As the father of an 18-month-old, I sometimes find myself sitting in the sandbox watching my daughter stomp over to some other unsuspecting toddler and doing something breathtakingly anti-social -- snatching a bucket from some boy's hands or yoinking a toy out of the grasp of a kid she towers over. And a big part of parenting is walking over and saying, calmly but firmly, "No. We don't do that."
We don't do that. That's the motto of the socialization process, and we all - from the time we emerge from the womb - till our last breaths are ceaselessly being taught in obvious and subtle ways the rules of society, of what is and isn't tolerated, what is and what isn't done.
And this is, of course, necessary and vital. Observing social taboos, wanting to be respected and liked by our peers. In short, caring what other people think is, in some deep sense, the cornerstone of civilization. It is our default setting, and makes human flourishing possible. But there are many circumstances in life when caring too much about about the esteem of our peers, about what just "isn't done," is massively destructive.
There were many executives inside Enron who probably would have spoken up or called the Feds if they weren't so worried about destroying their relationships with their co-workers. There were many bankers and brokers during the housing bubble who went along with a massive Ponzi scheme because pointing out that it was all scam was something that, well, "we don't do."
And there are many reporters who have seen much more than they'll ever tell their readers because they do not want to invite recriminations or sanctions from their peers or their sources. They want to stay in everyone's good graces.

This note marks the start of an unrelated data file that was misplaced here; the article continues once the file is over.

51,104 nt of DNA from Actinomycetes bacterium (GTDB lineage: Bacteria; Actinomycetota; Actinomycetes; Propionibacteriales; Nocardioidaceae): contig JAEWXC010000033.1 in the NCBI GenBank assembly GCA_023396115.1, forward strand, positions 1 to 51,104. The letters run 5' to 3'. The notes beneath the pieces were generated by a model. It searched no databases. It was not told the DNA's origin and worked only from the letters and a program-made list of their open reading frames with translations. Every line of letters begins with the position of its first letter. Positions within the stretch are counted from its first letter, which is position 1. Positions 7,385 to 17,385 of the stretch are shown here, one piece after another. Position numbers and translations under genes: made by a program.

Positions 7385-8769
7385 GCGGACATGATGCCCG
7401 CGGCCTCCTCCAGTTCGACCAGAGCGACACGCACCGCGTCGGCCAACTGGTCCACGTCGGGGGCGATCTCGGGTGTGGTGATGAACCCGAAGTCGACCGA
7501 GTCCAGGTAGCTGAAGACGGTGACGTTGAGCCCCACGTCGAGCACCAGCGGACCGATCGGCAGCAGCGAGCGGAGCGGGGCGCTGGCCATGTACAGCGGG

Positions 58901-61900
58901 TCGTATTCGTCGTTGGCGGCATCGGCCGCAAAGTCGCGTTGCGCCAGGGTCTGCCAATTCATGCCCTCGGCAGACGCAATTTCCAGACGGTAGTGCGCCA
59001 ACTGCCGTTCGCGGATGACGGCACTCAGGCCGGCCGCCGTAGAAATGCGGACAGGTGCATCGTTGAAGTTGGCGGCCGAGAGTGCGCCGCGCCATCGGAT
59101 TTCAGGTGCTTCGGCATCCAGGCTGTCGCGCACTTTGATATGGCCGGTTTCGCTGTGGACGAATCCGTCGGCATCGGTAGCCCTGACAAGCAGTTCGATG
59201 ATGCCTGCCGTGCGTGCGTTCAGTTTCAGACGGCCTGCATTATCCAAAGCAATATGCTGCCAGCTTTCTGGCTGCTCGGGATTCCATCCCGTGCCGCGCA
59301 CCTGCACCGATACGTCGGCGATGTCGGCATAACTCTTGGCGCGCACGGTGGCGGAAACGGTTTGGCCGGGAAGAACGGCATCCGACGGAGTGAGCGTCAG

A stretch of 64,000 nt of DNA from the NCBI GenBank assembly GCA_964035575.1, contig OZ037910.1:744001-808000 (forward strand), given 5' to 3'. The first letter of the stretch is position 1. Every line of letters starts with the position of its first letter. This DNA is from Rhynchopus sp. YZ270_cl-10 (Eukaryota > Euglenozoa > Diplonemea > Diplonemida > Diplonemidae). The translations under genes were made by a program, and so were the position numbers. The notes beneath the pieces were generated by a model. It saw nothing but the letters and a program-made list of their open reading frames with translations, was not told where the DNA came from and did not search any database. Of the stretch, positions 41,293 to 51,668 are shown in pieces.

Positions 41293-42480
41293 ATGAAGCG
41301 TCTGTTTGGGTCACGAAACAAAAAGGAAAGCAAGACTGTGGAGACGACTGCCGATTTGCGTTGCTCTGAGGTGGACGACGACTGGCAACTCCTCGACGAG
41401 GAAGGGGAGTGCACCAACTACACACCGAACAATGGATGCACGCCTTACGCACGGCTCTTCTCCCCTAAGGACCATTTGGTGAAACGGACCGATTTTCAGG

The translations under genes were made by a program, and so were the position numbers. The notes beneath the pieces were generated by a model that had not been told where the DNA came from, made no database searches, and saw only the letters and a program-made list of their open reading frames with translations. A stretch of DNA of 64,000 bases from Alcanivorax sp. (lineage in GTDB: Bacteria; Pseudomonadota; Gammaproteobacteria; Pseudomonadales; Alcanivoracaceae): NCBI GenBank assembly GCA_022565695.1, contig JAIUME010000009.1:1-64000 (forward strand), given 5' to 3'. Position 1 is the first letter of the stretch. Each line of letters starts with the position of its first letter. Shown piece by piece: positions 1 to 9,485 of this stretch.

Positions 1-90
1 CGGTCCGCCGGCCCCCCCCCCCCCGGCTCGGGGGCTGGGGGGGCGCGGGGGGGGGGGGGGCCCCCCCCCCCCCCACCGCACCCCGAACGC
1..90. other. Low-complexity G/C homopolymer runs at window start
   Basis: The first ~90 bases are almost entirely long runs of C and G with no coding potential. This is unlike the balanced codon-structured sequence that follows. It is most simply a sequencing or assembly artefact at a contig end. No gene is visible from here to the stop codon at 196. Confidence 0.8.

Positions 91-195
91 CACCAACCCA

Certain people though, are able somehow to transcend our deep socialization when the circumstances call for it, they're able to recognize corruption or duplicity that others just accept in order to get along, and I have always had a special admiration for those people, who, when it matters are willing to proclaim loudly, even rudely. This is effed up.
Michael Hastings was that kind of person. The 33-year-old reporter and author died early Tuesday morning in a car wreck, a brutal, tragic loss that has robbed the world of an exemplary journalist, and singularly talented writer. He wrote detailed, diligent, riveting reportorial prose, that made things uncomfortable for politicians, flacks and officials of all kinds.
His blockbuster Rolling Stone article Runaway General about Stanley McChrystal painted a picture of a senior military leader who'd rolled his commander in chief and grown contemptuous of his civilian bosses. It led to McChrystal being canned and I think was a turning point for the Obama administration from doubling down in Afghanistan to getting out.
Of course, there was a backlash. See you, Michael, "We don't do that."
Now, some of those people who are willing to yell out that the 'Emperor Has No Clothes' turn out to be people you wouldn't want to spend a lot of time with, some are just kind of jerks who are in the right place in the right time, people whose natural anti-social inclinations turn out to be useful and adaptive under certain circumstances but make them pretty tiresome otherwise.
But what was so amazing about Michael was that he wasn't that way. He liked to argue, he could be irascible, but he was also kind and generous and charming and earnest. And you got the sense in talking to him that he wanted to be liked. Which is what makes his body of work all that more remarkable.
Last night as I was sitting alone, processing his death, I thought about him writing up the first draft of that McChrystal article, knowing that publishing it would mean that the very important senior military officials he'd spent all that time with would hate him, would feel betrayed, that the White House would never trust him, that others in press corps would view him as violating an unwritten code that future sources would be less likely to talk to him.
I think of charming, likable Michael sitting alone in the cold light of his laptop staring at his computer, reading the draft one more time and knowing all of that was about to happen, and then I picture him clicking send.